On the outskirts of Swansea we search for a diner, but in the end have to settle for a fish and chip shop in a backstreet: ‘School Holiday Special! Chip Butty £1.’ There seems to be a large proportion of very fat people and Sophie cannot resist observing: ‘Now that is like America!’
In this game of cards, however, I have an ace up my sleeve: the Gower, a 25-mile peninsula that juts westwards from Swansea. In Old Welsh the name Gower meant ‘pure’ and it is a place whose beauty, I confidently assert, will match anything in the New World. Trouble is, my confidence is based on a visit made when I was eight years old.
I can recall the clear green seas, roaring surf, white sands, fabulous rock pools and even a few hippies lazing about in the dunes next to their Kombi vans. That was long ago, however, and I fear that fame and proximity to Wales’ second city might have wreaked havoc on those fragile charms.
We head towards the last village on the peninsula, Rhossili, then take narrow lanes that burrow and twist through the land to a caravan park where we leave the car and walk out on to the coastal path. Now, at last we get views of white-capped seas and broad sandy bays.
Kestrels hover in a sky of torn angry clouds, but there are some promising breaks in the gloom, revealing strips of pale watery blue.
I am heading for a well-known rock pool and my vague childhood memory has been jogged by a wonderful guide called Wild Swimming: Coast by Daniel Start. On one of the rounded clifftops, we bump into an elderly couple who smile at my description. ‘That’s the Blue Pool,’ says the man. He points to a narrow, grassy path that disappears over the lip of the cliff. ‘I used to swim in it as a boy – 60 years ago – although once we got there and it was full of sand.’
We scramble down the steep slope and on to the rocks. We spot the pool, an eye of still water held in a bowl of rock, three yards above the sea below. And what a sea! As green as volcanic glass, foaming and roaring.
Behind the rock pool a narrow bay curls away to another rocky promontory with an arch − a favourite with treasure-seekers as it is said that gold doubloons have been found beneath it at low tide. Apparently an 18th century galleon was wrecked nearby and occasionally, when the winds and tides are right, it gives up a little more of its cargo.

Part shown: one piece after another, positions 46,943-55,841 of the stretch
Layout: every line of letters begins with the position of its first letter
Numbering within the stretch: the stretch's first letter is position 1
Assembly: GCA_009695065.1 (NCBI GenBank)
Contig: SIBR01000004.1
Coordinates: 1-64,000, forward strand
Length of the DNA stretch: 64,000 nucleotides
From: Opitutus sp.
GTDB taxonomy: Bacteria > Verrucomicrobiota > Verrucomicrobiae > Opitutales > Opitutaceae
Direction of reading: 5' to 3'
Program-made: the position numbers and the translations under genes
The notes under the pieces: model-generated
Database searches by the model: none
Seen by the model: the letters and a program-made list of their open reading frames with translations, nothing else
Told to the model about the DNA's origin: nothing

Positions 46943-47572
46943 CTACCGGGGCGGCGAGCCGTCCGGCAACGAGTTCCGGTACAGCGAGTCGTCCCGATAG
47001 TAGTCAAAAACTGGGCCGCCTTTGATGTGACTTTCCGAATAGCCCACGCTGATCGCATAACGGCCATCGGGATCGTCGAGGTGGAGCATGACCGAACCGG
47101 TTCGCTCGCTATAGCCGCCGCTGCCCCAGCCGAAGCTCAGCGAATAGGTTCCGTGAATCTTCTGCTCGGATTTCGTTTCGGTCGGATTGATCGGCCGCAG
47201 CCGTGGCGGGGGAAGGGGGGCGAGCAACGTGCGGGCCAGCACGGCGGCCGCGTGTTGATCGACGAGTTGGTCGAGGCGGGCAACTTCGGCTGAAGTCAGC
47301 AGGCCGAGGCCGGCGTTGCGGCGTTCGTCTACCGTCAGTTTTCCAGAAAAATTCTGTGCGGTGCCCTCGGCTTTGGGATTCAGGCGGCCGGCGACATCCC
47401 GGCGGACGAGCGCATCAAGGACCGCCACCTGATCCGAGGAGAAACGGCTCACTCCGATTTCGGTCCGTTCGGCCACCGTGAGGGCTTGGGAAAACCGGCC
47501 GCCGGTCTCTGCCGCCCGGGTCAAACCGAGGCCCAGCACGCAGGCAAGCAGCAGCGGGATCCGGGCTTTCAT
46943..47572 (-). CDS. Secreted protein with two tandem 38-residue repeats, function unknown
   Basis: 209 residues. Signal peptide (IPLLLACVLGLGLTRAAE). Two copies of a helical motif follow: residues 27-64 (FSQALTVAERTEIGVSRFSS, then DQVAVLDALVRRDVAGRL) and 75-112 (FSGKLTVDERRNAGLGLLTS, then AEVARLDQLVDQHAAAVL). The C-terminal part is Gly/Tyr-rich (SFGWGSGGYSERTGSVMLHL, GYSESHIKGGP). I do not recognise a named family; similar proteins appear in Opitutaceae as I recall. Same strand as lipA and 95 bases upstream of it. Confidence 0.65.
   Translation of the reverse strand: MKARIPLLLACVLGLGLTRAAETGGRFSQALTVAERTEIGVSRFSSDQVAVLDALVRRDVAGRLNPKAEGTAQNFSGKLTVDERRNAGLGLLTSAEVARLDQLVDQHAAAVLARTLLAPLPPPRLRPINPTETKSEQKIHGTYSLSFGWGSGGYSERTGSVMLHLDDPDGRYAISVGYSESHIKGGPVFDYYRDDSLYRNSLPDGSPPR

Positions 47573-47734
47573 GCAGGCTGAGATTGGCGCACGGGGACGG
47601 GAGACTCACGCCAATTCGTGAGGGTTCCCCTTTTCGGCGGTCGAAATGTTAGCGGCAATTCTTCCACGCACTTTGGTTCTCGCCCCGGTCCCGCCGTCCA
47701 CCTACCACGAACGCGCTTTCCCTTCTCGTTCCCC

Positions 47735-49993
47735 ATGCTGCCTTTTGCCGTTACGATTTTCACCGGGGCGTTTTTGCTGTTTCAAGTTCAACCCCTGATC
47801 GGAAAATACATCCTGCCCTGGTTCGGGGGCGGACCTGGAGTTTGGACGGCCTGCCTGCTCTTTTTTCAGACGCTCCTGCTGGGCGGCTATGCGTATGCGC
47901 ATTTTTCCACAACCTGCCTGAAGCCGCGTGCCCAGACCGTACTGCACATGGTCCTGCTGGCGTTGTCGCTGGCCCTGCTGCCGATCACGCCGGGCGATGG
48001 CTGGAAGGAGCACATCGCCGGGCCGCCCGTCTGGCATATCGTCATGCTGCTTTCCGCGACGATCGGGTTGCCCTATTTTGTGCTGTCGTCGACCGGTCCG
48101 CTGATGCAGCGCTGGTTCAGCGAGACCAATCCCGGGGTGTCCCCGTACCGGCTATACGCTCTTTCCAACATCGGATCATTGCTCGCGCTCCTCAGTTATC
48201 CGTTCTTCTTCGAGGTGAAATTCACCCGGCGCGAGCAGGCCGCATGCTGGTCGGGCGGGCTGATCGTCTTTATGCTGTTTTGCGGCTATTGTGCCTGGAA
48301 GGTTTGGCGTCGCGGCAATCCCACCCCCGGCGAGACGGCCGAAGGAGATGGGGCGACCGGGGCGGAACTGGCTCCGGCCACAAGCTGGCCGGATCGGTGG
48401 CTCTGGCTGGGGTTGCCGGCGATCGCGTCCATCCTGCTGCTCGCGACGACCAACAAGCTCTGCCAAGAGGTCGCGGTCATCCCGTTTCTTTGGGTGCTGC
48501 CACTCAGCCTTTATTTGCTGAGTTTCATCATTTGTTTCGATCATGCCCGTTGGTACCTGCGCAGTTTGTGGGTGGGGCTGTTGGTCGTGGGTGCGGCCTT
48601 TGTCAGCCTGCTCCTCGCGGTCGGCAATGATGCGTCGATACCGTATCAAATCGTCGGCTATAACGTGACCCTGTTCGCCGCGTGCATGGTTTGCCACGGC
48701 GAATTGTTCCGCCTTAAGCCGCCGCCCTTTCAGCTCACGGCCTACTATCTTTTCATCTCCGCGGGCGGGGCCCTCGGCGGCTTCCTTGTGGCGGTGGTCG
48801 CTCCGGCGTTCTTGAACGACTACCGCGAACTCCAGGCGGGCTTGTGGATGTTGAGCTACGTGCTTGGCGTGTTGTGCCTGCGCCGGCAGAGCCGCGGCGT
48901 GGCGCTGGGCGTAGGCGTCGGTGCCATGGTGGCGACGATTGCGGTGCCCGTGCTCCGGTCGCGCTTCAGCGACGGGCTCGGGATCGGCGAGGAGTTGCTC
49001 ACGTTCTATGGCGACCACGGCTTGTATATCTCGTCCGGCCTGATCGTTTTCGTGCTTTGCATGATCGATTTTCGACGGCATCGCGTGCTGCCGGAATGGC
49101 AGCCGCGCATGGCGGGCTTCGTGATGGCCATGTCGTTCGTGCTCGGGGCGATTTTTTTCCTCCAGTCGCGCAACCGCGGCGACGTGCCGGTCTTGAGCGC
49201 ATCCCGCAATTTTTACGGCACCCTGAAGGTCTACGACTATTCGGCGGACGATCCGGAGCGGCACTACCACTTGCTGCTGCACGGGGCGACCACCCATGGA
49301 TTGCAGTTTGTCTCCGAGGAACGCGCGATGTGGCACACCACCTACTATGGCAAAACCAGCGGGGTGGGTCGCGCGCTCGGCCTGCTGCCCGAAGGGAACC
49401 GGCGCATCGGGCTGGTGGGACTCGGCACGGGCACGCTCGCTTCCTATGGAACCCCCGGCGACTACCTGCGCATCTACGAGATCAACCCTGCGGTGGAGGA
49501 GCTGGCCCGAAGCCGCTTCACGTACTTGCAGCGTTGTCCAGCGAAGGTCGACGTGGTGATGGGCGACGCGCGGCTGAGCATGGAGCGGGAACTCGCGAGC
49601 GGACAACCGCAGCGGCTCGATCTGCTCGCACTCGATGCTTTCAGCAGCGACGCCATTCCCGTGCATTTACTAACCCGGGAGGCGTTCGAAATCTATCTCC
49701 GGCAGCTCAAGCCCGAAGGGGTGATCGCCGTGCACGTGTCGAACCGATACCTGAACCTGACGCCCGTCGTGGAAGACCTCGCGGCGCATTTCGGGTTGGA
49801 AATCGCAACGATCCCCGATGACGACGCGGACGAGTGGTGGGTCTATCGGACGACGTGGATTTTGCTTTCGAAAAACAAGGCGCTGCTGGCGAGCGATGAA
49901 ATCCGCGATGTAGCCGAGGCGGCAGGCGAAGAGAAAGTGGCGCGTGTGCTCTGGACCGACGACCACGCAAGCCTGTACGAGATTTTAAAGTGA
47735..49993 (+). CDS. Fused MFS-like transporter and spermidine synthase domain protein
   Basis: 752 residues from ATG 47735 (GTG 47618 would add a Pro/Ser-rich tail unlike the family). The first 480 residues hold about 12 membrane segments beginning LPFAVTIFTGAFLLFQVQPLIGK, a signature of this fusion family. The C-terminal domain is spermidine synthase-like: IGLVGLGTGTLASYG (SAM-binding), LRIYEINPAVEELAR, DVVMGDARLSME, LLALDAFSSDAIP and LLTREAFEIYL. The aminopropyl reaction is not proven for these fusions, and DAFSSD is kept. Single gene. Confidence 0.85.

We clamber down, change and leap into the pool. The shock soon passes – it is not that cold and the sun is threatening to appear.
One of the marvels is the lip of smooth rock, a natural horizon pool that beats anything five star hotels can offer. Maddy dons a facemask and snorkel and swims down to gaze at the barnacles, mussels and sea anenomes that cling to the pool’s walls, a whole world, refreshed by the tide twice a day.
Sophie is enraptured. ‘Okay, I admit it – this beats anything I can remember from the West Coast – but comparisons are unfair. Big Sur is wild and magnificent too.’
We tear ourselves away to get to Rhossili for a surf lesson with Mike Steadman of the Welsh Surfing Federation, who gives tuition in the bay, profits going to support the sport.
There is a good crowd and the sun comes out. After a brief lesson on the sand, we head out into the breakers and within an hour some of us are standing up − for a few fractions of a second. It’s not much but the feeling is there – that glorious sense of catching the wave, rapidly followed by that sickening sense of falling sideways for an awkward submersion.
Nick, an instructor, tells me that he’s been watching the US surfing championships on satellite TV, live from Huntington Beach, California. ‘The water temperature there is lower than here,’ he says with a grin.
That evening we eat at Langland’s Brasserie in the Mumbles, an erstwhile fishing village but now more of an upmarket suburb of Swansea. We eat fish and watch kids in Bermuda shorts lighting a beach fire to warm up after surfing.
Next day we do some mountain biking in the deep forests of Brechfa and visit the home of Dylan Thomas at Laugharne.
‘Think of him as the Welsh beat,’ I advise Sophie, who gets totally absorbed in reading Thomas’s epic lines in the man’s own parlour.
By late afternoon we are heading further west into Pembrokeshire, out past St David’s, Britain’s smallest city, and on to the north coast’s idyllic coves. The visitors here have usually been coming for years and don’t want to go anywhere else. This is Britain’s far west and, unlike the American variety, it feels undiscovered. Londoners don’t drive this far, preferring to head for Cornwall, and the result is that you can wander down to a beach such as Mwnt and suddenly find, as we did on a balmy August evening, that you have the place to yourself.
‘In summer,’ says Sophie, laughing, ‘This place must be totally packed.’
‘It is summer, my dear. Shall I book the tickets for California?’
We walk out into the shallows. ‘No rush,’ she says, ‘isn’t there another cove to explore just over that hill?’
By Kevin Rushby, Do Not Disturb (In-hotel Magazine)